At university, students will be required to attend seminars, as well as lectures. On some courses, they’ll even be marked on their participation. So, they’ll need to be confident communicators in order to contribute to seminar discussions.
You can help your students hone their oral communication skills by giving them lots of practice and feedback in class. For example, instead of handing in a written report at the end of a topic, they could do a class presentation. Try to make sure that each student has at least one chance to present their knowledge every month, and give them feedback on their presentations to help them improve their communication skills and build their confidence.
5. Study techniques
In a world that’s buzzing with distractions, how developed are your students’ attention spans? Are they able to focus and enter a flow state when completing a task?
If not, you can teach them these skills with the Pomodoro technique. You can practise this technique in class to improve your students’ concentration when they’re working on longer tasks. It’s a way of cutting out distractions, focusing your attention on a single task, and boosting your productivity. This approach will stand your students in good stead when it comes to staying on track with independent study.
The university experience is about more than academic performance. Your students will be joining new clubs and making new friends. They’ll find themselves out of their comfort zone constantly – so how can you help them prepare for this?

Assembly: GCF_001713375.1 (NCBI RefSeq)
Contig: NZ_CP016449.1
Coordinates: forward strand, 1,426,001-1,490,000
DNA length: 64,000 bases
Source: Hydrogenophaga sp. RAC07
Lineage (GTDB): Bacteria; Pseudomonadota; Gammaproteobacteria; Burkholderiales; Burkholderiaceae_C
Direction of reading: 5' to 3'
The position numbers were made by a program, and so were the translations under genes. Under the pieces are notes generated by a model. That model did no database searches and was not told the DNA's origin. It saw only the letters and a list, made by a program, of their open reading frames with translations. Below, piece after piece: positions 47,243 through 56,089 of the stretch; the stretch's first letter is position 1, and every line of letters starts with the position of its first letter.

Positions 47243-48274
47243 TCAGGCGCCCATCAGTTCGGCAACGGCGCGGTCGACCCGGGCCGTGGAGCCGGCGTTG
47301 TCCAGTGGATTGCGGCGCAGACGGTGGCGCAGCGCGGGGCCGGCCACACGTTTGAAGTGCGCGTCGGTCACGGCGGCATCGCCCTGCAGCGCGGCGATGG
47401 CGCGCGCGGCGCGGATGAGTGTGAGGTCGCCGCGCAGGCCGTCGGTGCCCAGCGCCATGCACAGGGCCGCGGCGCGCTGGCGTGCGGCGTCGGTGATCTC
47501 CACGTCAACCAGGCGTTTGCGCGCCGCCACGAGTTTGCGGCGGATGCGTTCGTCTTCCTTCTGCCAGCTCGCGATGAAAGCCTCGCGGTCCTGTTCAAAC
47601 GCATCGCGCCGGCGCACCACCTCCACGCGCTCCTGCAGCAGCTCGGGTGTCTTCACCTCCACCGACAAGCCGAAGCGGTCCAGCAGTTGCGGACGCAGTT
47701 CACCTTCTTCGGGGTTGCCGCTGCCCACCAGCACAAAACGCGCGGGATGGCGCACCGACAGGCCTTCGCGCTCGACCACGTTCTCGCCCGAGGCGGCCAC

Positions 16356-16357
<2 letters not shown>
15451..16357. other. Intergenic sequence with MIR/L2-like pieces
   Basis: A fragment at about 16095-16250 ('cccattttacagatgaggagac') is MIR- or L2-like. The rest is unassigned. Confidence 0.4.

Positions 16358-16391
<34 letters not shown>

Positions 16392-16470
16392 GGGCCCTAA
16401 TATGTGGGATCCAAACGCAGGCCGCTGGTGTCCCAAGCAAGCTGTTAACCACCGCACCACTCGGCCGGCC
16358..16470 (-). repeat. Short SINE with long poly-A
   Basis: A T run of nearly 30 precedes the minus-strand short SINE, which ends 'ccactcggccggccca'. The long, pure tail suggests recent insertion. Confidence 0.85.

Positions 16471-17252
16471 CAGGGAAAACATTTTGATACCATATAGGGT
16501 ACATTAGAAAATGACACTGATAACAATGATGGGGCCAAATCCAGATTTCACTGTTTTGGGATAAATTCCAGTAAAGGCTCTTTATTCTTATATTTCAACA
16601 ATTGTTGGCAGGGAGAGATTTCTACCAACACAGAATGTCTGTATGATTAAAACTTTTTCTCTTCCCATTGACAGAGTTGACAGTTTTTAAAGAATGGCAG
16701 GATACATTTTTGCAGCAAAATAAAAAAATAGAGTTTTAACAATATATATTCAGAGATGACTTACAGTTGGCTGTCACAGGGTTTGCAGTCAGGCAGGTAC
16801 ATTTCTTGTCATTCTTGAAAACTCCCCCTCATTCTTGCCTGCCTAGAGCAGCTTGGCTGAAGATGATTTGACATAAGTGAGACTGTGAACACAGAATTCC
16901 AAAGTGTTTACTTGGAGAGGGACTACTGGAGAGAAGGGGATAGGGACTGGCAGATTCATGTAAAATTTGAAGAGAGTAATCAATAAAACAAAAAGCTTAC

Resilience is a really important quality when it comes to navigating new and unfamiliar experiences. By promoting positive emotions, encouraging your students to set goals, teaching problem solving skills and emphasising the importance of health and wellbeing, you’ll be equipping your students with the mental and emotional resilience they’ll need for the new challenges of university life.
Read about how to build resilience in your students.
7. An understanding of consent
Your students will be much better equipped to navigate their love lives at university if they understand the importance of consent and communication. They’ll be learning about relationships from their peers and online – but as their teacher, you have a position as a trusted adult to teach them the basics for forming healthy relationships.
Consent should be taught in the context of relationships and communication (both online and in real life). You can teach your students to check for consent with other people, empower them to refuse consent on their own behalf, and support other people who are asserting their own bodily autonomy.
These might seem like difficult conversations to have, but by giving students strategies and scripts, you’ll empower them to stand up for themselves and other people, and navigate dangerous or uncomfortable situations.
What skills do you think are essential for students heading off to university? Looking back on your own university days, is there anything you wish you’d known, or skills that would have come in handy?